Your auditorium voice has the pacing of an American academic who discovered the sweat rings on the nightstand from the previous night’s visitor. It is irrelevant, the point you are reaching for in each pause you take to think through the last few days or months. There is so much missed. Your voice is just outside the covers pulled over your head, lying face down in bed in the middle of night. It is a flashlight and your daddy’s voice come to tell you about the rainstorm coming. Don’t be afraid.
There are legs which free-fall over knees, out of skirts, and your voice lingers on the red stained tissues in the trash can beside your bed.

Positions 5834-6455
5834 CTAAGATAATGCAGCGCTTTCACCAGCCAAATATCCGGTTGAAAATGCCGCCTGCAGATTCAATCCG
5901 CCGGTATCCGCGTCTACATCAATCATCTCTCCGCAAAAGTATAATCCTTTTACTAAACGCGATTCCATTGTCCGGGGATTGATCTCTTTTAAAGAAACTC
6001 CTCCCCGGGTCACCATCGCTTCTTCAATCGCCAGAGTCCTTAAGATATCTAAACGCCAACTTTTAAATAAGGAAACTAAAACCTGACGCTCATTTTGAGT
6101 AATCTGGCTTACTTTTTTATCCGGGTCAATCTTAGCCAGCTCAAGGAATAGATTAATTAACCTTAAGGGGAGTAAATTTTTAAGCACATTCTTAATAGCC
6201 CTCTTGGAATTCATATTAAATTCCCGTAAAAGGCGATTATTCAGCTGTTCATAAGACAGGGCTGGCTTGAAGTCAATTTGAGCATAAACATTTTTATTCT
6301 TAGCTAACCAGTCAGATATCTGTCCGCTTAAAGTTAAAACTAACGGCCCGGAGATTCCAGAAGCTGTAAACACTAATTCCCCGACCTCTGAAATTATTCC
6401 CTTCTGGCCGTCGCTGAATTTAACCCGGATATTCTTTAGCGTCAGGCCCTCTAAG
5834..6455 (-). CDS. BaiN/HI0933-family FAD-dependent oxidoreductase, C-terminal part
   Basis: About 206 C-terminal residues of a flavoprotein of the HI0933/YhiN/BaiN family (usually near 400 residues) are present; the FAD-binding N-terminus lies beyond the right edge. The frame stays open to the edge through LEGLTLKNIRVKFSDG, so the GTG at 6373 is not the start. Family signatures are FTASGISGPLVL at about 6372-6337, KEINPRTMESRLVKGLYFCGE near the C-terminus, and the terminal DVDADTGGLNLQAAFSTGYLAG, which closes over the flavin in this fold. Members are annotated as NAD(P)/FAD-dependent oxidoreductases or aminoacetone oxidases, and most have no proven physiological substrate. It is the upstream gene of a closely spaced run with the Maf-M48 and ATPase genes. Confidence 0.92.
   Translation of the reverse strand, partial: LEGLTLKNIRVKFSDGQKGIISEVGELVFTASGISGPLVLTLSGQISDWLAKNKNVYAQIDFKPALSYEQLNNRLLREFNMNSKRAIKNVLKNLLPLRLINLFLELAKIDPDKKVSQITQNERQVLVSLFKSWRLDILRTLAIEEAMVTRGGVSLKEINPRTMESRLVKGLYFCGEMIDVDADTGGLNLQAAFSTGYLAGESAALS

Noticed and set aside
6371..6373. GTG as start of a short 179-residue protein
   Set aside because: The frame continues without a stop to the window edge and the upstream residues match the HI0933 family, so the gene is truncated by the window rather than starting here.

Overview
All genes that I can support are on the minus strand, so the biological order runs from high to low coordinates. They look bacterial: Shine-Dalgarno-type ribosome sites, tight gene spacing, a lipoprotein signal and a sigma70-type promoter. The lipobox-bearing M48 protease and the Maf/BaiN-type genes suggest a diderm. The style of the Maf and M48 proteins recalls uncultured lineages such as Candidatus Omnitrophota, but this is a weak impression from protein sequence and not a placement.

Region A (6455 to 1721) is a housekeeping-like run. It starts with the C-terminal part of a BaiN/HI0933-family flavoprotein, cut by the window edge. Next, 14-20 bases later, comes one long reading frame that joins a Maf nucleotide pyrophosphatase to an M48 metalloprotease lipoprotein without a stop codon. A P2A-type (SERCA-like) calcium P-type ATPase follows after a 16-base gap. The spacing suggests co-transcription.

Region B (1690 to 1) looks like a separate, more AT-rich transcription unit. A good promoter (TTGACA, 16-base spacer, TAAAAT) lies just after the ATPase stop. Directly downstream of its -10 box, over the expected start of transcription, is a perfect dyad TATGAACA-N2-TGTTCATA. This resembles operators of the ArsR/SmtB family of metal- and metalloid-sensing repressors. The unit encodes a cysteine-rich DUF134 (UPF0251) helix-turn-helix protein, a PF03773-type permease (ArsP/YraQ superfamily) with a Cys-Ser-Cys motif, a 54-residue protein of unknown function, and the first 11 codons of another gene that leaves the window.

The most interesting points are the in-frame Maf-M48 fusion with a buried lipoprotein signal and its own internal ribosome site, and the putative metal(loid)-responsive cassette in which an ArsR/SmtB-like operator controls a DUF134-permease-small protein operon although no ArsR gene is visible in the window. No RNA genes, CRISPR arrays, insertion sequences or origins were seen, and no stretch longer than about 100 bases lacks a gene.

This auditorium heard the Waldstein last night. Your voice was shaking last night. It shook the baby from the crib, raging from being unprepared. It shook like turbulent air the way it must be to give up on lift, dwelling on the weight of machines and losing speed to fall from the clouds and crash into rolling waves or rocky cliffs or sand shaped by wind from dried up seas a million years ago. You are nowhere there. A voice alone.